While Republicans are calling a Department of Veterans Affairs (VA) health-planning booklet a "death book" that encourages veterans to kill themselves or forgo care, ethicists and legal and medical experts say it's a reasonable attempt to help veterans plan for the end of their lives.

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WASHINGTON — While Republicans are calling a Department of Veterans Affairs (VA) health-planning booklet a “death book” that encourages veterans to kill themselves or forgo care, ethicists and legal and medical experts say it’s a reasonable attempt to help veterans plan for the end of their lives.

Jim Towey, former director of President George W. Bush’s White House office of faith-based initiatives, wrote in The Wall Street Journal last month that the VA’s “Your Life, Your Choices” booklet encourages veterans to “hurry up and die.” Republican National Committee Chairman Michael Steele said the VA effort aimed at veterans was “encouraging them to commit suicide.”

“There is nothing in this pamphlet or in any of the VA effort in this area that is aimed at asking that veterans be allowed to die to save money,” said the University of Pennsylvania’s Arthur Caplan, one of the nation’s leading bioethicists. “To say otherwise is just an exercise in ludicrous, inflammatory rhetoric.”

VA chaplains said “Your Life” is helpful.

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“I read it thoroughly again last night,” said the Rev. Anthony Beazley, chief chaplain of the VA medical center in West Palm Beach, Fla., and a Southern Baptist minister. “I was very meticulous. I would not say that it encourages suicide.”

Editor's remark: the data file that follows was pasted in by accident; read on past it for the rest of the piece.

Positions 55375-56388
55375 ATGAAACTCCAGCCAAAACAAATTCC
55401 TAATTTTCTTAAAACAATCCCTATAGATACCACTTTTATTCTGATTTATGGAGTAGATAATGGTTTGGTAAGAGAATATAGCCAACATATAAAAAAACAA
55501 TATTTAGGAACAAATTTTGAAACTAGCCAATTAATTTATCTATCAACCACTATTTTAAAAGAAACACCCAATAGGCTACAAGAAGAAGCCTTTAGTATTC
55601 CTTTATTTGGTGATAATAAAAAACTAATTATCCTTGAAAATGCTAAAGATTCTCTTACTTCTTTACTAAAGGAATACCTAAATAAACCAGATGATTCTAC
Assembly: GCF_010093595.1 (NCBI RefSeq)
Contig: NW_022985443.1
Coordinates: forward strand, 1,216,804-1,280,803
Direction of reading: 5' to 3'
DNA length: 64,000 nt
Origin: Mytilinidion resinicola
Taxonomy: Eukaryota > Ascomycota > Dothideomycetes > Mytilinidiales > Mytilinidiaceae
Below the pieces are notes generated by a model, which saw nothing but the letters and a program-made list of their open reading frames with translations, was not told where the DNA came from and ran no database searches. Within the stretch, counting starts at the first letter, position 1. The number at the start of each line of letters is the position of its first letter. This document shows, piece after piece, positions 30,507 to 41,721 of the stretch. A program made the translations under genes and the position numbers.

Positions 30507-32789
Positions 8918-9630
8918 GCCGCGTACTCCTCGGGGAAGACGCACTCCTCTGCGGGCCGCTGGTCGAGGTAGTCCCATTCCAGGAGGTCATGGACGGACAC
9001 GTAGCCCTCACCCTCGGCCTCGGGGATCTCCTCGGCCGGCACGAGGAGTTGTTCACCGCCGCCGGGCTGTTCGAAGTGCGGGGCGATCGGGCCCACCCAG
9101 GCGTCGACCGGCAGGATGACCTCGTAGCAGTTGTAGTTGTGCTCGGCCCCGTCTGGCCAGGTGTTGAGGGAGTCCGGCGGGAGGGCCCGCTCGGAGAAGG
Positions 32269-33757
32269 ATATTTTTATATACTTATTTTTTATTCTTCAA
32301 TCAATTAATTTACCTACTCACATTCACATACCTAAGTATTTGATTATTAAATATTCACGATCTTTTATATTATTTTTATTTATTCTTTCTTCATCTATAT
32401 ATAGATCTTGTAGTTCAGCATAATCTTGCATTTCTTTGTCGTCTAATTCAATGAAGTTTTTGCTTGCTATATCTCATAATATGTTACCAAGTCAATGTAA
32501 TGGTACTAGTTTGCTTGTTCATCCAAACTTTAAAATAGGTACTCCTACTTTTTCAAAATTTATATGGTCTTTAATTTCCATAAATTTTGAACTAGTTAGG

The booklet “did not sound negative to me,” said Rabbi Lowell Kronick of the VA’s chaplain service.

“Your Life” was developed in 1997 for use in Seattle-area VA facilities, and later was made available on the VA’s Web site. The booklet is designed to help veterans plan for the care they’d like if they become too sick or injured to communicate. It was being revised when it became a lightning rod in the health-care debate.

“At the time, it was the first advance-care planning workbook — and it was a groundbreaking step forward,” said Charlie Sabatino, director of the American Bar Association’s Commission on Law and Aging.

The booklet contains exercises that ask veterans to ponder whether, for example, life would be worth living in a wheelchair or in a nursing home. It offers a range of options that start with life being “difficult but acceptable” and ends with “not worth living.”

“Where is the positive option?” Towey asked. “When you frame the discussion in this fashion, you corner people with bad choices.”

Critic a competitor

VA supporters noted that Towey was trying to sell to the VA a competing book he helped write.

Matthew Wynia, director of the Institute for Ethics at the American Medical Association, said the statements are meant to persuade veterans to think about their place in life — and to realize that family members often consider it an honor, not a burden, to care for them.